30 December 2021

Canberrans encouraged to get into nature to improve wellbeing after tough years

| Lottie Twyford
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Canberrans are spoiled for choice when it comes to getting out and about in nature – and it’s really good for us. Photo: Michelle Kroll.

After a tough couple of years, Canberrans will soon be able to participate in a program intended to boost mental health through the therapeutic benefits of nature.

It’s thanks to a major Healthy Canberra Grant of almost $225,000 which has been awarded to Landcare ACT.

The ACT Wellbeing for Nature program has been designed in collaboration with various health and community organisations and will incorporate guided walks, conservation activities and therapeutic horticulture.

Activities will begin early in 2022 with anyone – no matter their age and background – invited to participate.

Landcare ACT chair Dr Maxine Cooper explained that “the program is about providing a dose of nature to improve wellbeing, social connections and help Canberrans with their overall health”.

“This is a win-win, as nature and our community will benefit,” Dr Cooper said.

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Minister for Health Rachel Stephen-Smith said the grants were intended to help community organisations create opportunities for Canberrans to make healthy lifestyle choices and prevent chronic diseases.

“There’s no better place to reconnect with your wellbeing than in the natural environment we’re fortunate to have on our doorstep,” Ms Stephen-Smith said.

“After a tough couple of years, many of us could use some mental respite.”

Minister for the Environment and Heritage Rebecca Vassarotti echoed these sentiments. She said she was delighted to see nature-based activities being offered to Canberrans.

“Canberrans value our strong connection to nature because we know that our natural environment sustains all life,” Ms Vassarotti said.

“Caring for nature, and supporting the quality and sustainability of our environment, is an act of self-care.”

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Landcare volunteer Margaret Faulkner knows firsthand the positive mental health benefits of getting into nature.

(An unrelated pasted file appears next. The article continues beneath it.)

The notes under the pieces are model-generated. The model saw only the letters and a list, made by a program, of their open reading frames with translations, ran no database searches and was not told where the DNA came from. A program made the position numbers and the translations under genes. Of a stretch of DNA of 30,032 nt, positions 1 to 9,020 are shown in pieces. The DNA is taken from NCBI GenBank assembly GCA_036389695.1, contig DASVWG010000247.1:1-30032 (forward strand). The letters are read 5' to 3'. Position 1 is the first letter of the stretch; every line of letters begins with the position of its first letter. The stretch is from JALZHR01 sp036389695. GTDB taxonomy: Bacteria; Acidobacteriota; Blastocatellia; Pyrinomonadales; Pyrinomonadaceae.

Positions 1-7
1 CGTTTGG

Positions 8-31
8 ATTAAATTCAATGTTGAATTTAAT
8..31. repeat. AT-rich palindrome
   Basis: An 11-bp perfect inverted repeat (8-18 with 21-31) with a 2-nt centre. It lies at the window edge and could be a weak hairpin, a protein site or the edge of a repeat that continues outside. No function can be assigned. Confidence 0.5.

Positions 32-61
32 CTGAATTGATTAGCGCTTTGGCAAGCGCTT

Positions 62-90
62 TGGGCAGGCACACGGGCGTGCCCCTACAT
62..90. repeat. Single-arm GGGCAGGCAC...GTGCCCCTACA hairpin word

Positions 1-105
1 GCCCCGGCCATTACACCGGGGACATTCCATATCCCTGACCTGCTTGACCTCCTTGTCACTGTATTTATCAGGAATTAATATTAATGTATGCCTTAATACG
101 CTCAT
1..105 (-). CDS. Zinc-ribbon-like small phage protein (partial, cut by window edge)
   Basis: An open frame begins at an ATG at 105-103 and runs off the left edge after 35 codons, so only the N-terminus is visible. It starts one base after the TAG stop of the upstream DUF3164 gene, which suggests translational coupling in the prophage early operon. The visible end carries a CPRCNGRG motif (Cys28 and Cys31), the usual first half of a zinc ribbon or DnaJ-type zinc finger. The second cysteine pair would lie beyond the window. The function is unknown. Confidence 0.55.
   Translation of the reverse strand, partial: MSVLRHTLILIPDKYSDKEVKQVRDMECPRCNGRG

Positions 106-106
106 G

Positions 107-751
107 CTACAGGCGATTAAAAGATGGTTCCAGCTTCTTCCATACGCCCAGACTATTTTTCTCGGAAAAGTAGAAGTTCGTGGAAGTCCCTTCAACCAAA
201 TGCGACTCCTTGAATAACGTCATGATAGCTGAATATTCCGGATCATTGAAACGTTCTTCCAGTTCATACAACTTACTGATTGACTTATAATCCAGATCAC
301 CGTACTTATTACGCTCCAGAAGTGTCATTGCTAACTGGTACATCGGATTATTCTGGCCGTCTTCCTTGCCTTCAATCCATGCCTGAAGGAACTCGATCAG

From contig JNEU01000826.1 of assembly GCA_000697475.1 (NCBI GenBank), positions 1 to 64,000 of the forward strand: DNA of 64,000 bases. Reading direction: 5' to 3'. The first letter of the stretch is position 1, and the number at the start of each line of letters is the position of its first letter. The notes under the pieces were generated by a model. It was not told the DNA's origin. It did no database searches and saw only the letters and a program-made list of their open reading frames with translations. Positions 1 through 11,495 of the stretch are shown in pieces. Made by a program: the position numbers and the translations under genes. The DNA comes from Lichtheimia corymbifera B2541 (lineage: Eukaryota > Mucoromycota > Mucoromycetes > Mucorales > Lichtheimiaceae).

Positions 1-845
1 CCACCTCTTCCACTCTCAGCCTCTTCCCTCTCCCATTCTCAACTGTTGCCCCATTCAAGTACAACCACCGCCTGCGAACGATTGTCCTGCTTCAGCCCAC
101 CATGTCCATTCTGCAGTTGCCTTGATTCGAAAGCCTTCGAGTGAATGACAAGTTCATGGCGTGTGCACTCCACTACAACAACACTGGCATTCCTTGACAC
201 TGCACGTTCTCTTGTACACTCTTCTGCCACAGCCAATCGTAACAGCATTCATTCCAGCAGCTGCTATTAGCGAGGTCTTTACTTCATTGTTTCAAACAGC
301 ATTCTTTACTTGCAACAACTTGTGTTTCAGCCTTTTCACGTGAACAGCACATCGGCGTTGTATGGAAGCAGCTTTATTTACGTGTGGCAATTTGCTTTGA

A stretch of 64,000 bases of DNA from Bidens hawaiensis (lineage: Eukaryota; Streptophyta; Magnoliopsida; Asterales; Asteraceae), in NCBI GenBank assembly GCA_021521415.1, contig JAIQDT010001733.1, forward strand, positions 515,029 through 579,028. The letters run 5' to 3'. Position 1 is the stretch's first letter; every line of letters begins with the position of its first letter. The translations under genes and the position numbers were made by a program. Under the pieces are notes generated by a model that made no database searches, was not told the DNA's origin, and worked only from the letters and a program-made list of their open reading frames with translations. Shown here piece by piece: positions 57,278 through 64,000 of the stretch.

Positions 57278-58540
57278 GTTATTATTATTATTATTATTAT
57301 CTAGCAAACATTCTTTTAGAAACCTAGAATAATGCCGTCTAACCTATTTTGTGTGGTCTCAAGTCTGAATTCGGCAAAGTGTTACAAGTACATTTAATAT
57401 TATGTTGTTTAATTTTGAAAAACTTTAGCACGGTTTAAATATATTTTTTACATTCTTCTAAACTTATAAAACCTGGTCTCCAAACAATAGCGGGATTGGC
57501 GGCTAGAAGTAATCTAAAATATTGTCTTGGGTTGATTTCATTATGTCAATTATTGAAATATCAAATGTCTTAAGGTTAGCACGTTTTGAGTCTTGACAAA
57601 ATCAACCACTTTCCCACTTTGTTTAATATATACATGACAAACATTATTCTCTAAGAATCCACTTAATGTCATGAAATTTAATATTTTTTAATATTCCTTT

She initially came across what she described as a “bizarre scene of women pulling weeds in parkland”.

Three years on, 67-year-old Ms Faulkner is now a member of Landcare and gets to experience the mental health benefits of caring for nature.

“I’m a social person. I love to talk,” she said. “Being part of a community Landcare group means that I get to socialise, engage in exercise, and enjoy nature. It’s a win, win, win!

“Socially, Landcare has opened new doors for me and enabled me to make new friends. I have met so many different people and enjoy turning up to chat with the regular attendees and the new recruits.”

For Ms Faulkner, who has epilepsy, finding out about Landcare couldn’t have come into her life at a better time.

“It [epilepsy] can affect me physically and mentally. Having a regular activity where I am out in the sun enjoying native plants has helped improve my overall wellbeing,” she said.

Now, Landcare is an important part of her life and a major contributing factor to her overall sense of wellbeing.

For more information about the program, including upcoming activities and dates, visit Landcare ACT.

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Being outdoors in the sun was an obvious net good even before 2020, for both mental and physical health. There was never any justification for preventing people being outdoors.

So strange that during lockdowns they closed the national parks and reserves. As some of the better spaces for people to get out for exercise, with scientifically proven improvements for mental health and well-being, and also by allowing social distancing during the peak Covid events, it made no sense why they were locked down, and somehow not seen for the essential good these spaces deliver for us all.
Looking forward to some improved greenery around Canberra

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